The Hague as comfortable exile

Feared Congolese militia commander Bosco Ntaganda made his first appearance at the International Criminal Court in the Hague yesterday. Last week, Ntaganda unexpectedly presented himself at the U.S. embassy in Kigali and requested that he be sent to the ICC for trial. He was indicted by the ICC in 2006, although the arrest warrant wasn't made public until 2009.

The precise events that prompted Ntaganda's sprint for the embassy aren't known yet, but a split within the M23 rebel movement to which he belonged appears to have prompted his decision. There's been informed speculation that Ntaganda may not have felt safe seeking refuge with the Rwandan government, although he was born in Rwanda and reportedly received Rwandan assistance over the years. The ICC likely looked like the best of several bad options for the beleagured warlord.

That may say something important about the role the ICC can play. One of the debates that swirls around international justice efforts is whether they may actually impede political transitions by backing key actors into a corner. During the Libya conflict, many observers -- and likely some Western government officials -- worried that ICC indictments of Qaddafi and his lead henchmen might cut off the possibility of exile and encourage him to fight to the last. But the Ntaganda case suggests an alternate possibility: that the ICC itself can become a form of exile.

A sojourn to the Hague has several distinct advantages. Pre-trial proceedings and trials themselves are drawn-out affairs, meaning that indictees can sometimes spend years before facing a verdict. Acquittal is a real possibility. Cases against senior leaders are notoriously complex and sometimes rely on evidence that doesn't hold up in court. Accommodations for prisoners while they await the end of their trials reach pretty high standards, with  television, computer access, and ample opportunity for exercise and recreation (see the video at the bottom of this post for a virtual tour). The food is carefully prepared:

Detained persons are provided with suitably prepared food that satisfies in quality and quantity the standards of dietetics and modern hygiene. Additionally, detained persons are allowed to cook for themselves; they can purchase additional items, listed on the shopping list of the Detention Centre, as available, in order for them to adjust the meals provided to them, according to their taste and cultural requirements.

There's nothing to prevent a retired warlord or dictator from penning memoirs and staying in touch electronically with friends, family and colleagues:

With a view of maintaining family links, as provided for by the Regulations of the Registry, the Registrar gives specific attention to visits by the family and visits by the wife or partner of the detained persons; and may take measures to assist the family in the necessary procedures thereof, if required.

Even if a guilty verdict does eventually come down, the ICC's statute does not permit the death penalty; the worst possible outcome is extended imprisonment (although not in the same detention center). Being indicted for serious crimes may sting, but for many it will be more enticing than the possibility of living life on the lam, with the possibility of Muammar al-Qaddafi's grisly end always in the background. 

(Click anywhere on the image to stop/start play.)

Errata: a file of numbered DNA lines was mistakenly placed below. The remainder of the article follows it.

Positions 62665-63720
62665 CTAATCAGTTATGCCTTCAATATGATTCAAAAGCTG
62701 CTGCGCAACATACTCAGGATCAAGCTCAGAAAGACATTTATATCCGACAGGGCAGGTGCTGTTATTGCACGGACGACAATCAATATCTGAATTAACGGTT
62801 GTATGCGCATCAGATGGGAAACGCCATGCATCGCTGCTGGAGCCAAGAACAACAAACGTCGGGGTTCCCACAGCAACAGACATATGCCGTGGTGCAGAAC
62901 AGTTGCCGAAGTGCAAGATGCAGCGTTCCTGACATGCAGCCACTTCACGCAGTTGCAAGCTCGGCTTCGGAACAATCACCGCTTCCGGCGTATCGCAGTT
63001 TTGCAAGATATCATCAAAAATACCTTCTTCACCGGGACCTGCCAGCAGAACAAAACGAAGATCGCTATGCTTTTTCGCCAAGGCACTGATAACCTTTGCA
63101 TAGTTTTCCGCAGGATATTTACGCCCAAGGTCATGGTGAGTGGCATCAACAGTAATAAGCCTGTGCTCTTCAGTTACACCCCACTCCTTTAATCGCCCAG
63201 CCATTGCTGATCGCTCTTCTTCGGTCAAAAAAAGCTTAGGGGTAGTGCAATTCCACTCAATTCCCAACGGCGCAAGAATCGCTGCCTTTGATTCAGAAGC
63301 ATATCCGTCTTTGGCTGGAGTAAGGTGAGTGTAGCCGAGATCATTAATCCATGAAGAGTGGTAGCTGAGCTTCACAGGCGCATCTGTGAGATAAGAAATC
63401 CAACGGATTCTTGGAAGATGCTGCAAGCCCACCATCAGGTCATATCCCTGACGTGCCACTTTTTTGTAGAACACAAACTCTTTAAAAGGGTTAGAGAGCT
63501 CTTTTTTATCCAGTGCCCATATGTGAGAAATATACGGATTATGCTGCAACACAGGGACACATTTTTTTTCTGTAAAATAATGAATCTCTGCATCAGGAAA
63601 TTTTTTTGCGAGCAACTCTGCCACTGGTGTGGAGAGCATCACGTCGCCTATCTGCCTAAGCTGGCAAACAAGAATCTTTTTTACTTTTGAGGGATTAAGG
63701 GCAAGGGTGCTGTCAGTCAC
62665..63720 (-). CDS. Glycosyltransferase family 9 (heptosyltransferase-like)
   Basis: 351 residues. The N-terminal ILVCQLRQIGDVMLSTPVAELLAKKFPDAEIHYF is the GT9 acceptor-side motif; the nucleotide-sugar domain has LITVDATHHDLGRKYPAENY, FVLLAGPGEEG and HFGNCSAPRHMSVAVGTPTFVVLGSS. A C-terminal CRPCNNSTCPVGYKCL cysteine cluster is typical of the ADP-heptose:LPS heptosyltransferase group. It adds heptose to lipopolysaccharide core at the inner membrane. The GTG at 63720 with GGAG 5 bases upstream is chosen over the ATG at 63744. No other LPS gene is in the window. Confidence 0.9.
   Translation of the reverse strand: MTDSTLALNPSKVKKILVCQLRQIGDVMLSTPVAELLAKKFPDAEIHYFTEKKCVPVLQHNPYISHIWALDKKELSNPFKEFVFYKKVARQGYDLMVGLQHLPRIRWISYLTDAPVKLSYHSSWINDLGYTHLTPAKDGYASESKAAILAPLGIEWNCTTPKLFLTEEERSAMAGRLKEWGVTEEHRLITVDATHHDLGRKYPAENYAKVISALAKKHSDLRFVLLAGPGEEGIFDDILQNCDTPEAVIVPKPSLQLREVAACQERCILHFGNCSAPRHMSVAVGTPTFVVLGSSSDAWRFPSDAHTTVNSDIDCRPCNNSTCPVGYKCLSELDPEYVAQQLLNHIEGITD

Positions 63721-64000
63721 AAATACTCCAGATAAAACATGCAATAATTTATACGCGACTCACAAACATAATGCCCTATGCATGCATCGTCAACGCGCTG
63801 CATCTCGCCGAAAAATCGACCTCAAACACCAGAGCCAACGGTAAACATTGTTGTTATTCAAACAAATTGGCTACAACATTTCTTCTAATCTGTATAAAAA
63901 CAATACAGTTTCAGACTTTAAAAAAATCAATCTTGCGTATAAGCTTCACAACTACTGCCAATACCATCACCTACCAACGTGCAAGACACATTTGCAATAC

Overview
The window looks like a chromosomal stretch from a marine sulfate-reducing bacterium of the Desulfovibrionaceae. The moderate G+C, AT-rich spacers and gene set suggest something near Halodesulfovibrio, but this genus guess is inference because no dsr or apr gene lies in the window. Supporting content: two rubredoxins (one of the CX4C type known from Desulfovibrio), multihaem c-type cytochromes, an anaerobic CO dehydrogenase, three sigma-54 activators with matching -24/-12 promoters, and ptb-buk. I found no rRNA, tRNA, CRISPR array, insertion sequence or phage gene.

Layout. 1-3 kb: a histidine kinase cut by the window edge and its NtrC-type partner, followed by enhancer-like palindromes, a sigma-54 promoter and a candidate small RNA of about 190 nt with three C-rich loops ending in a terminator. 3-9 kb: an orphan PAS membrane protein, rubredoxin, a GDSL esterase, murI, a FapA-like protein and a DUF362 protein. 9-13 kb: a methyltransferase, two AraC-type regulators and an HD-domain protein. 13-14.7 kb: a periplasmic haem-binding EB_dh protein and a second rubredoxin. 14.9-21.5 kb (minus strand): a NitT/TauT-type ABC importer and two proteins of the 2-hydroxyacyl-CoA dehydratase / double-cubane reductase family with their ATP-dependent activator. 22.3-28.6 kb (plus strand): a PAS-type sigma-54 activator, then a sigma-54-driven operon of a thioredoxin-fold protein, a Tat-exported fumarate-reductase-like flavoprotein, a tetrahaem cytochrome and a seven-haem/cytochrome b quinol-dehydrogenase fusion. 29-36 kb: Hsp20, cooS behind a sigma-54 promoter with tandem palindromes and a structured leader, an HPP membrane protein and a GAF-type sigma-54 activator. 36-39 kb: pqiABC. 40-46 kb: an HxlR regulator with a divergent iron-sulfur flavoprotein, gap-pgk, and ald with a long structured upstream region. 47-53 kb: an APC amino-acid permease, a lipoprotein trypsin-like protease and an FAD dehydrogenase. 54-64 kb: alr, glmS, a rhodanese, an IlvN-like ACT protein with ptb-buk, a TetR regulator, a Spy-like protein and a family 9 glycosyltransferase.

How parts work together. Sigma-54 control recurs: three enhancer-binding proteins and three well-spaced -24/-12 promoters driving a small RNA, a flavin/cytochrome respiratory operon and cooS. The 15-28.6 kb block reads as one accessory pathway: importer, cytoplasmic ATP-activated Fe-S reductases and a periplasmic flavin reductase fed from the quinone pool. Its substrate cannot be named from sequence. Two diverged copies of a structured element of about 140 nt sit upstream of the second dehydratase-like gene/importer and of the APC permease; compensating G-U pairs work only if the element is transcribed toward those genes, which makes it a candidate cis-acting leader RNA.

The Multilateralist

The UN's troubled Lebanon peacekeepers

The UN's mission in Lebanon (UNIFIL) marked its thirty-fifth anniversary last week (ironically, the first "I" in UNIFIL stands for Interim). With the Syria civil war raging next door, it's been a traumatic time for UN peacekeeping efforts in the region, which include UNIFIL and the even older UNDOF mission (tasked with monitoring the disputed Golan Heights). Earlier this month, Syrian rebels seized 21 UNDOF personnel, holding them for four days. Meanwhile, there have been frequent reports of incursions along the thinly monitored Lebanon-Syria border. A few days ago, residents of southern Lebanon reportedly stripped some UNIFIL soldiers of their equipment. Richard Gowan looks at the increasingly troubled environment in which one of the UN's longest-serving peacekeeping missions operates:

In recent years, UNIFIL has played a useful role in facilitating communications between the Lebanese and Israeli armies. If tensions increase, the U.N. can at least try to continue to play this small role. To have a greater impact on the security situation, however, it might be necessary to reinforce the mission, adding some of the European units that have drifted away since 2006 and readying an over-the-horizon reserve to assist them in an all-out crisis. Turkey, which already has a contingent in the mission, could also play a useful part in this process. But any indication that UNIFIL was moving toward a more assertive footing could infuriate Hezbollah, shake the Lebanese government and panic some troop contributors.

For now, UNIFIL can act as a brake on any potential escalation in southern Lebanon, but its limits are clear. If any one of a number of players -- Hezbollah, Israel, anti-Assad forces in Syria or opponents of Hezbollah inside Lebanon -- decides to escalate, the U.N. can do relatively little to stop them. UNIFIL has weathered major storms in the past 35 years, and even if the situation in Lebanon deteriorates, the mission may still be there to pick up the pieces afterward. But the year ahead may test UNIFIL to its limits.

Correction: An earlier version of this post incorrectly identified the seized peacekeepers as UNIMIL and, more broadly, conflated the UNIMIL and UNDOF missions. My thanks to a reader for catching the error.